Despite an attempt to do something (slightly) unique with this most traditional of genres, Gaiabreaker stands as a disappointing shoot ‘em up that is almost as boring to play as it is to look at.
It’s competent in its own way, but with little of the visual pyrotechnics that the genre is famous for and even less of the imagination that singles out the finest in the field, Gaiabreaker subsequently stands as a substandard shooter with little reason to exist beyond the novel use of the GamePad.
In fairness, playing Gaiabreaker on the GamePad and having it set to play in a vertical field ala the arcades is actually quite novel and if nothing else, gives me hope that other shooters (those of a higher quality) will follow suit in that respect, but other than this nice little addition, there is very little else to recommend about this criminally boring shooter.
It does try to do things a little differently from the bullet hell shooters that now crowd the market, but the decision to keep movement limited to the horizontal plane not only limits your movement, but also limits the patterns of enemy attacks to relatively predictable and largely boring arrangements.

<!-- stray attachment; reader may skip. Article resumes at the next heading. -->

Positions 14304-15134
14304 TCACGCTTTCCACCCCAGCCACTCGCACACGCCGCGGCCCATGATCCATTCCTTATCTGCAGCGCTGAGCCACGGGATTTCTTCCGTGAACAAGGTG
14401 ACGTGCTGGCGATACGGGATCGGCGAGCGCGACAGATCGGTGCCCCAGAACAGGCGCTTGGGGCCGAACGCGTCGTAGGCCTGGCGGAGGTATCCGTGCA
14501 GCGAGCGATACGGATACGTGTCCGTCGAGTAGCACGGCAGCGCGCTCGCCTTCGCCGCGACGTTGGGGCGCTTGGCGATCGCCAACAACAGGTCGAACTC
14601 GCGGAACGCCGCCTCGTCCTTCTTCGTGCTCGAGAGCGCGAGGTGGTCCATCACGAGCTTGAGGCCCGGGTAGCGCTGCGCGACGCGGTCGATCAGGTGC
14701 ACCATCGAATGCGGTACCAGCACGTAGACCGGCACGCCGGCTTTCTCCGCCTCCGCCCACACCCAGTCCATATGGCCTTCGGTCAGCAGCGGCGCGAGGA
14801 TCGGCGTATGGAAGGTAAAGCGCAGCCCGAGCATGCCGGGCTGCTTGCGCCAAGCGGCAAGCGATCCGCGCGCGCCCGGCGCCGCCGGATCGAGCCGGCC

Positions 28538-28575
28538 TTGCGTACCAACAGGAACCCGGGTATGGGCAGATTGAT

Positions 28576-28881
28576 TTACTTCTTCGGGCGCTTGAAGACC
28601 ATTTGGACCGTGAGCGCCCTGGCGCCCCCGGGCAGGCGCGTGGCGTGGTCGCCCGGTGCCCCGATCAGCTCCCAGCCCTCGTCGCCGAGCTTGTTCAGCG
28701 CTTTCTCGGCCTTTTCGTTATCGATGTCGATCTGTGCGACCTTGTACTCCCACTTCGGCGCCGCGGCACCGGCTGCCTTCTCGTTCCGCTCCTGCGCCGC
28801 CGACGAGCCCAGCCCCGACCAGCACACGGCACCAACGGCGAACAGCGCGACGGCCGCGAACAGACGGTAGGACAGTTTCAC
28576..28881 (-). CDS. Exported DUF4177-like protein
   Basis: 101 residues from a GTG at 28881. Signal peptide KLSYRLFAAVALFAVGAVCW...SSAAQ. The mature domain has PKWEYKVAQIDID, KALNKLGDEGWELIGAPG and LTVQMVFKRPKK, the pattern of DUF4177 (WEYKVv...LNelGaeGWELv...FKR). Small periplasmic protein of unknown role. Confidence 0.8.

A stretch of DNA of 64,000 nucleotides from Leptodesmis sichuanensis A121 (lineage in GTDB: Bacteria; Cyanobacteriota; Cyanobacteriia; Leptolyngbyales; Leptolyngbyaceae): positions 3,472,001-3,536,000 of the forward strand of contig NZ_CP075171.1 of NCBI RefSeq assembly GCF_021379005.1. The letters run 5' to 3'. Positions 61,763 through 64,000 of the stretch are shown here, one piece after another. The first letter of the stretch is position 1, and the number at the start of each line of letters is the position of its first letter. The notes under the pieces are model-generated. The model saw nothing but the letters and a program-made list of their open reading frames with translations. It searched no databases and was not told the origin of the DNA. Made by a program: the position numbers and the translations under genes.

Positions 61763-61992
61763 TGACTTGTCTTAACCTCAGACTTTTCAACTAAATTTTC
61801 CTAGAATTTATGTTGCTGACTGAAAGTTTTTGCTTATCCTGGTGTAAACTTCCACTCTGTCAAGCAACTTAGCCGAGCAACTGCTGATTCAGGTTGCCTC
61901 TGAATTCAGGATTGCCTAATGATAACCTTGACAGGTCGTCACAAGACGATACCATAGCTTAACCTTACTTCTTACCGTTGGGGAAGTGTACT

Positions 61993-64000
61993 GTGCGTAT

This enforced limitation does imbue the game with a pleasingly old school aesthetic and a nice change of pace from the infinitely more hectic shooters from the likes of Cave, but with this slower pace comes the potential to take in your surroundings, and with that comes only disappointment. Technically this is a poor game with some unforgiveable slowdown, but worst of all, it’s simply unappealing from an artistic standpoint. Nothing has been created with any sense of imagination and nothing comes close to sticking in the memory.
Like the movement, the attacks are purposefully limited as to give the game a unique feel, and again, while the lack of bombs and power-ups does add to that old school vibe, I’d be hard pressed to say that it added anything truly positive to the experience. With only basic attacks and slower but more powerful homing attacks available from start to finish, the impetus is on the enemy design and attack patters to justify the design choice and to work in harmony with the limited attacking options. Sadly, while the game does feel balanced, it also feels decidedly boring with those limited attack patterns combing with the extremely limited art design to create what is essentially a very limited shooter.
Basic Miiverse integration does add a degree of longevity, but with only a handful of stages to get through and little reason to replay them beyond sneaking your way up the relatively sparse leaderboards, Gaiabreaker actually offers little reason for its existence beyond the novel use of the GamePad. Despite its honourable intentions to do something a little different, Gaiabreaker sadly stands as a disappointingly bland and ultimately forgettable shooter.
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